Data from: Evidence of divergent selection for drought and cold tolerance at landscape and local scales in Abies alba Mill. in the French Mediterranean Alps
Cite this dataset
Roschanski, Anna M. et al. (2015). Data from: Evidence of divergent selection for drought and cold tolerance at landscape and local scales in Abies alba Mill. in the French Mediterranean Alps [Dataset]. Dryad. https://doi.org/10.5061/dryad.t671s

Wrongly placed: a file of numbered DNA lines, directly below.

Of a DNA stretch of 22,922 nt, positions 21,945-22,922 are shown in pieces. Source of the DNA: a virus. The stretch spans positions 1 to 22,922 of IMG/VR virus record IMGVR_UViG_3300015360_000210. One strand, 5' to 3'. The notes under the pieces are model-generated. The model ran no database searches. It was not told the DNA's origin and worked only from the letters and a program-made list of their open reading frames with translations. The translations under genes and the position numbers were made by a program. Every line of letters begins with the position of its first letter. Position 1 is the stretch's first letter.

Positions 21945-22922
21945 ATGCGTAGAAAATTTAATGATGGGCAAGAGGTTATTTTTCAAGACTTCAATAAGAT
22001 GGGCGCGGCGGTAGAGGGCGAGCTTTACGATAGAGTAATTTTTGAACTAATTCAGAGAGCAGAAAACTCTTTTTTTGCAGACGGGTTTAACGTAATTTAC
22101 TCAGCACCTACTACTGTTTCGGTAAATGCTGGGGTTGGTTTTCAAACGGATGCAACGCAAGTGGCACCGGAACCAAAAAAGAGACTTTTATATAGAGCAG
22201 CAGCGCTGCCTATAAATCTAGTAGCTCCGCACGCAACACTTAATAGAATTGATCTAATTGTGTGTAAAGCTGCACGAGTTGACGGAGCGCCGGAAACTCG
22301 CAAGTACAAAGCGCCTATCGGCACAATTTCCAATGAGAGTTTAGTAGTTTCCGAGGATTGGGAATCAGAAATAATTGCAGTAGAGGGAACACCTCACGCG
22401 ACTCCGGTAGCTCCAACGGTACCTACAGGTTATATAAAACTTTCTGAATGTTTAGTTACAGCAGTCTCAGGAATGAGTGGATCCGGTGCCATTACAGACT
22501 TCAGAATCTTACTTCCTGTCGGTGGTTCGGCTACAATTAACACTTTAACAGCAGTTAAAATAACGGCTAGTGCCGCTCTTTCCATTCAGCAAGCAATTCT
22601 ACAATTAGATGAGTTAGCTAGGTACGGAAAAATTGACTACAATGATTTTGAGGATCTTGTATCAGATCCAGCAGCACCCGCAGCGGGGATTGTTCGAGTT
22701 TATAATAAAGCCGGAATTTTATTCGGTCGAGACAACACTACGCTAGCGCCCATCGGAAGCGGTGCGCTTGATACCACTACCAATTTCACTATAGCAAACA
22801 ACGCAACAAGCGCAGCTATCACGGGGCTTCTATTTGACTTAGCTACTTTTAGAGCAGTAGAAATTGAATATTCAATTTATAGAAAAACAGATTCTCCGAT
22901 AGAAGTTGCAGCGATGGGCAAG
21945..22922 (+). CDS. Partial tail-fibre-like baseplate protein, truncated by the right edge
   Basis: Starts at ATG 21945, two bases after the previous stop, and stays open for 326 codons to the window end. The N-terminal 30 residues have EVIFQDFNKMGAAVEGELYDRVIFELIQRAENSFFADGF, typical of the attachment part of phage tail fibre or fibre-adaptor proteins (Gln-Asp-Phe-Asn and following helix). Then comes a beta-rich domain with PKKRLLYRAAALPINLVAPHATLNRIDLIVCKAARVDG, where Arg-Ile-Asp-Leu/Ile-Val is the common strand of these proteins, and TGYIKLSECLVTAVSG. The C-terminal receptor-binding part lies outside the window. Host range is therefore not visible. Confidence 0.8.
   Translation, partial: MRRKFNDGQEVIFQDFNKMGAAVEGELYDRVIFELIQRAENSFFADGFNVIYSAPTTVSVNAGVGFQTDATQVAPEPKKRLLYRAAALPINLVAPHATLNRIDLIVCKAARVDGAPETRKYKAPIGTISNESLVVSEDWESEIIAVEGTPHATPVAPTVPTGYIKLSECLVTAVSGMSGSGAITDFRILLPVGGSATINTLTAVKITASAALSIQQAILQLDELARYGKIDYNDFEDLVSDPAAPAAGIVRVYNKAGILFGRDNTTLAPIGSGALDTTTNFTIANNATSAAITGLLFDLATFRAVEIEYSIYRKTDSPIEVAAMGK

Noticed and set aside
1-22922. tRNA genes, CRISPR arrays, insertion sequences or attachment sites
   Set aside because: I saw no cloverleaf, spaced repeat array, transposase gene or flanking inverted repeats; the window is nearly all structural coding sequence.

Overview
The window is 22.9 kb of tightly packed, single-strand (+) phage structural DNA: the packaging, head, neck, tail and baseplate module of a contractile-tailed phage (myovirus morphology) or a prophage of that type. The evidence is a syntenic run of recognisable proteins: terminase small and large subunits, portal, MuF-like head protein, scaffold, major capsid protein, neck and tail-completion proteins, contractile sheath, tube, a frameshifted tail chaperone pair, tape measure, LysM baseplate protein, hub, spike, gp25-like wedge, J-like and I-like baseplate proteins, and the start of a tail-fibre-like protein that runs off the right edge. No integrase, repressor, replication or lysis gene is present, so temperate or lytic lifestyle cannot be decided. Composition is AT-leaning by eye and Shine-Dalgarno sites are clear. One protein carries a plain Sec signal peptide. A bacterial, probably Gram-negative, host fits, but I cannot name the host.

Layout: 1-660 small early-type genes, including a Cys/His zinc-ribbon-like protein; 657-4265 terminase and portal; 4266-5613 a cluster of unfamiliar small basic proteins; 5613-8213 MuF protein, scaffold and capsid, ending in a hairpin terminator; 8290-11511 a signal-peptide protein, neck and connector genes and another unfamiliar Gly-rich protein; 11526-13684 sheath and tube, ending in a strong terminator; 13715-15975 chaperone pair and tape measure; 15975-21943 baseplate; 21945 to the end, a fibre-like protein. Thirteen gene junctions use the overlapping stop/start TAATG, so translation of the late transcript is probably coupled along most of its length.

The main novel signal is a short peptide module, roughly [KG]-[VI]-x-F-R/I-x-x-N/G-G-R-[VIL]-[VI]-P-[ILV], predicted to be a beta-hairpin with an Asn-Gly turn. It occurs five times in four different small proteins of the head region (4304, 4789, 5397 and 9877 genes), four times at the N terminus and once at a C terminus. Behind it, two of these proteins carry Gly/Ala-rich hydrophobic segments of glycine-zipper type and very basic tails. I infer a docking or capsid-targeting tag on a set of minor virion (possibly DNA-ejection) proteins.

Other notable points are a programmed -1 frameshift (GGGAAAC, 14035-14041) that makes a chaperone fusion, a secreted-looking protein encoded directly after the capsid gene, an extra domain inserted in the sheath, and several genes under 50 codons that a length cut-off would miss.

Understanding local adaptation in forest trees is currently a key research and societal priority. Geographically and ecologically marginal populations provide ideal case studies, because environmental stress along with reduced gene flow can facilitate the establishment of locally adapted populations. We sampled European silver fir (Abies alba Mill.) trees in the French Mediterranean Alps, along the margin of its distribution range, from pairs of high and low elevation plots on four different mountains situated along a 170 km east-west transect. The analysis of 267 SNP loci from 175 candidate genes suggested a neutral pattern of east-west isolation-by-distance among mountain sites. FST outlier tests revealed 16 SNPs that showed patterns of divergent selection. Plot climate was characterized using both in-situ measurements and gridded data that revealed marked differences between and within mountains with different trends depending on the season. Association between allelic frequencies and bio-climatic variables revealed eight genes that contained candidate SNPs of which two were also detected using FST outlier methods. All SNPs were associated with winter drought and one of them showed strong evidence of selection with respect to elevation. QST - FST tests for fitness related traits measured in a common garden, suggested adaptive divergence for the date of bud flush and for growth rate. Overall, our results suggest a complex adaptive picture for A. alba in the southern French Alps where, during the east to west Holocene recolonization, locally advantageous genetic variants established both at the landscape and local scales.